During the first days of grief, it was clear to me that God wanted to comfort me through the kindness of others. His ministry of strength came through the words and loving actions of so many. It came through the onslaught of cards and emails expressing sympathy. It came through the many shared stories of loved ones long gone. It came through charitable hugs and embraces that developed into deeper conversations. It came through shared tears. Suddenly, a door had been open to speak a common, but more profound, language together. I discovered a new fellowship, opened only by the way of loss.
I knew enough to understand that this outpouring of love and support was the working of the spiritual body of Christ. His were the arms that hugged me, his were the hands that held mine, his were the lips that spoke words of comfort and truth. His were the eyes that cried tears in tandem with mine. Through those around me, I let Jesus bind up my wounds (Psalm 147:3) shoulders my infirmities, carry my sorrows (Isaiah 53:4) and anoint me with gladness (Isaiah 61:3). And so I experienced the ministry of Jesus through his beautiful people. Not just any people. Broken people. People who knew loss. People who have cried, and mourned, and called upon the Lord in their time of weakness.Â
But do not be misled. This is not a fellowship of weakness. It is one of healing power. When Jesus entered the human condition, he entered a ministry of suffering. Everyday he walked on the earth, he chose to engage and transform the lives of those who were weak, grieved, helpless, distraught, diseased, and dying. Are we not all one of those at one time or another? Is this not our broken condition? His commitment never wavered as he willingly stepped into the most excruciating suffering, death on a cross – all for his fellowship with us. But this fellowship did not end in pain, or sorrow or death. He conquered it all, when he rose from the grave, and walked into the lives of his broken people, aliveÂ with an incomparable power. And he did this for us. This power is now ours. (Ephesians 1:19-20, Acts 1:8)
So if we are each bound individually to Christ, then we are bound collectively to each other. If we were bound to his power, then that power flows between us. Jesus is the sinew that binds us joint to joint, tissue to tissue. We are held together by his connective power, and so we are a body together, not apart. Isnâ€™t the whole always greater than the sum of the parts? So Paul tells us that it works something like this: as our sorrows spill over, so the comfort of God flows into us. In turn, that comfort flows from us to others. (2 Corinthians 1:3-5). No, this fellowship of suffering is not one of weakness. It is a healing current, circulation, if you will. It is the flow of life throughout the body.
Paul wanted to know more about this kind of fellowship – this fellowship of loss but also of power. He wrote, â€śI want to know Christ and the power of his resurrection and the fellowship of sharing in his sufferings, becoming like him in his death, and so somehow, to attain to the resurrection from the dead.â€ť I never really wanted that. Until now. Maybe there is something more, a new way that is opened up by suffering. A new fellowship. A new language. I think it is not the suffering that Paul wanted, but the deepened, sweeter intimacy with Jesus, and the conduit of healing and life that flowed from the Father. He wanted more of that. So do I.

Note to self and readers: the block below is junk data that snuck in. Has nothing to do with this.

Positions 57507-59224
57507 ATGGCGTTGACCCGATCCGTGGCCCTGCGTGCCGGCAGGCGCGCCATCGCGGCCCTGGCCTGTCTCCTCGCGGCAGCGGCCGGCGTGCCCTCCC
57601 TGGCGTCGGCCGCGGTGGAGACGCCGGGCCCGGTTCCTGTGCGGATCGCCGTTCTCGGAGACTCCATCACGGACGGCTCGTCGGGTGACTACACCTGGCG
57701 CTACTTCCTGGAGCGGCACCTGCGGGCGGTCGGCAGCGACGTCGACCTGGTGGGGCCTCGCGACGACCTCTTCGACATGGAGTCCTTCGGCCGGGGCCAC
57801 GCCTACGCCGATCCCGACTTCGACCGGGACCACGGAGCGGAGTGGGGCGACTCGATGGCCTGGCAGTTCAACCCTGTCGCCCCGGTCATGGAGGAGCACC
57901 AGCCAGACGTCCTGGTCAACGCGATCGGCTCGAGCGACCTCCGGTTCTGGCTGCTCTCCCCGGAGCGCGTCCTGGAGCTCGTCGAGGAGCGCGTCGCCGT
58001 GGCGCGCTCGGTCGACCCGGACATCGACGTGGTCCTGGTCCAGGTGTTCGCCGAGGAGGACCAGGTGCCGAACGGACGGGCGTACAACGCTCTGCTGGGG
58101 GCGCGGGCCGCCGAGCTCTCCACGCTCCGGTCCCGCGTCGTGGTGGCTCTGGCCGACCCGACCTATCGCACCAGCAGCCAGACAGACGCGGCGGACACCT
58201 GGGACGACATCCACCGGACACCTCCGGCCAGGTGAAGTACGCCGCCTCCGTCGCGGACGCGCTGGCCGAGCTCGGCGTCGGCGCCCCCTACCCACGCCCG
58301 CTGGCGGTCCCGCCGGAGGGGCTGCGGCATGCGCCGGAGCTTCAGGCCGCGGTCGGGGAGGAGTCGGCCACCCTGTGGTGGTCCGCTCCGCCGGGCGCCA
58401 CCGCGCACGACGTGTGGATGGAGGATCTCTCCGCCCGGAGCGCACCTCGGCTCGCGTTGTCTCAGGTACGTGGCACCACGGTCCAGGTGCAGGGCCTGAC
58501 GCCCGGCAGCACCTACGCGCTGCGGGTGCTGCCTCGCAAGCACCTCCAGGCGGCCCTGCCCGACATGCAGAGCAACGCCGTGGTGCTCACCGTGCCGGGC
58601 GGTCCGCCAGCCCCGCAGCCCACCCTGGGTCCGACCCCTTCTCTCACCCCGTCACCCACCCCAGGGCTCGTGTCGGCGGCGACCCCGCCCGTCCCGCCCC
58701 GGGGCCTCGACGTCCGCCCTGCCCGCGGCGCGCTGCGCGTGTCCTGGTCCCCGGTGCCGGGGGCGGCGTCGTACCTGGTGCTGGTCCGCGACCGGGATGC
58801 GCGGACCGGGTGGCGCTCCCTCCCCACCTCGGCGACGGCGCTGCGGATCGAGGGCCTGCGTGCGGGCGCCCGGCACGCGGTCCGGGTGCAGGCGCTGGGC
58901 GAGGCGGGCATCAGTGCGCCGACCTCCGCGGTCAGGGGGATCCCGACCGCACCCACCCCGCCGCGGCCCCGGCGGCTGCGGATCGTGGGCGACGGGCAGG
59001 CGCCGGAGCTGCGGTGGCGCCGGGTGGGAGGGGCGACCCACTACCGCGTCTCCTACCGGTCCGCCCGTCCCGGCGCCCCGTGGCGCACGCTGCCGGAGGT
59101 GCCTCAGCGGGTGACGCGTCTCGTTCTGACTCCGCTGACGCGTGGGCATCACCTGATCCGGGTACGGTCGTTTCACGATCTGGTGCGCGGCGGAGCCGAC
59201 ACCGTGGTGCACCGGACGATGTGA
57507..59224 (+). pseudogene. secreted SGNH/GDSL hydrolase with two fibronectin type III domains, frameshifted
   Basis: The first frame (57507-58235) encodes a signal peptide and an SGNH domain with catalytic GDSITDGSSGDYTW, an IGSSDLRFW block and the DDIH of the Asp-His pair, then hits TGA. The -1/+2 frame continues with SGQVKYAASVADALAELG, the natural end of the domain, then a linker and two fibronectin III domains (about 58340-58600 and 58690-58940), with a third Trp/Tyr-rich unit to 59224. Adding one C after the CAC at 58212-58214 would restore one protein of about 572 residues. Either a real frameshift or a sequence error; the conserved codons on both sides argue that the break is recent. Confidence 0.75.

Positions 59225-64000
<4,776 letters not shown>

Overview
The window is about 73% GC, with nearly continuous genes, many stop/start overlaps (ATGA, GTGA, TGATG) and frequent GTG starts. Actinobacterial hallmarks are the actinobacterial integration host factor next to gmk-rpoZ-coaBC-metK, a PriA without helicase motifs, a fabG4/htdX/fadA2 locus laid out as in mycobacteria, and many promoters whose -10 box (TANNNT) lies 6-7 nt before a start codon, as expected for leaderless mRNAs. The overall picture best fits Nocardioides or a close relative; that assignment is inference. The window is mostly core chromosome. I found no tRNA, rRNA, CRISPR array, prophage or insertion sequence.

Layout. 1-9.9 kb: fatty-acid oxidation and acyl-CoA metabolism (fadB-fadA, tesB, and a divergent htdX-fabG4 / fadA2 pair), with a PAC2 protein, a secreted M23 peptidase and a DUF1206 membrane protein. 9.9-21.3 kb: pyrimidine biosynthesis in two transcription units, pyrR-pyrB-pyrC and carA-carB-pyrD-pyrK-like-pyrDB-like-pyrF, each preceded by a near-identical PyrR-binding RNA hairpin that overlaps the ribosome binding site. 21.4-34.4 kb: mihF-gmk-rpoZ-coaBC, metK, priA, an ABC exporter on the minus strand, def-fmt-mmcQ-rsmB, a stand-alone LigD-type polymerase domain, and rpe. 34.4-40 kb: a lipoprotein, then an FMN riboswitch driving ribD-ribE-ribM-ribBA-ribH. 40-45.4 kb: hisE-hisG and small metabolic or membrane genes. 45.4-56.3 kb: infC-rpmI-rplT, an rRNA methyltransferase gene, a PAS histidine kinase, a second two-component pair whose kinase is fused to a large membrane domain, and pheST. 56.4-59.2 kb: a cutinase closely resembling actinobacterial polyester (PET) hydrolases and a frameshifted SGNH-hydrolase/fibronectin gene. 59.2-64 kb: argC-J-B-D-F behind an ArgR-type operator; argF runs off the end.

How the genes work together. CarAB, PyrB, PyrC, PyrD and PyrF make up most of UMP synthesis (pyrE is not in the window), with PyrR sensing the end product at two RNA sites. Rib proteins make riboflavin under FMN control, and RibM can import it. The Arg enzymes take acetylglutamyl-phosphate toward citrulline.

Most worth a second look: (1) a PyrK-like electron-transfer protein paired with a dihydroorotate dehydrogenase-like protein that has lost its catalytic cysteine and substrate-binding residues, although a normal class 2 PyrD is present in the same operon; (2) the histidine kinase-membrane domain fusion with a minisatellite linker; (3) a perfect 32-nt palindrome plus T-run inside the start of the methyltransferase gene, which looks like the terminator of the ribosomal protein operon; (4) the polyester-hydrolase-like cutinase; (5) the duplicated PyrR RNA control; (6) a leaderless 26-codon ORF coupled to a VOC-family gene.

What would it take on our partâ€¦ on my partâ€¦ to know Jesus more intimately? To know his sufferings. To know a broken Jesus, the one who wept and mourned, the one who cried out to God on a cross. The One who let the life flow from his body. But also to know his resurrected life, his newly resurrected power? How do we enter this fellowship with Jesus?
It seems we only have to step into it, our own sorrows and of those around us. He is in our own tears and those of our friends and families and neighbors. We do not need to be afraid. We can fearlessly step into the pain and sorrow, because we do it in his transformative power, and in it we step deeper into fellowship with him. It is not a way of death, but a way of life, and it will be our healing.Â
Give us courage, O Lord, to walk in your ways so that we may know the fullness of your presence.
â€śHe was â€¦ a man of sorrows, and familiar with sufferingâ€¦.
Surely he took up our infirmities and carried our sorrows,
yet we considered him stricken by God, smitten by him and afflicted.
But he was pierced for our transgressions,Â he was crushed for our iniquities;
the punishment that brought us peace was upon him
and by his wounds we are healed.â€ť
â€śEvery person is Christ to me, and since there is only one Jesus, that person is the one person in the world at that moment.â€ť
~ Mother TeresaÂ
â€śChrist has no body now but yours. No hands, no feet on earth but yours.
Yours are the eyes through which he looks compassion on this world.
Yours are the feet with which he walks to do good.
Yours are the hands through which he blesses all the world.
Yours are the hands, yours are the feet, yours are the eyes, you are his body.
Christ has no body now on earth but yours.â€ť
~ Teresa of Avila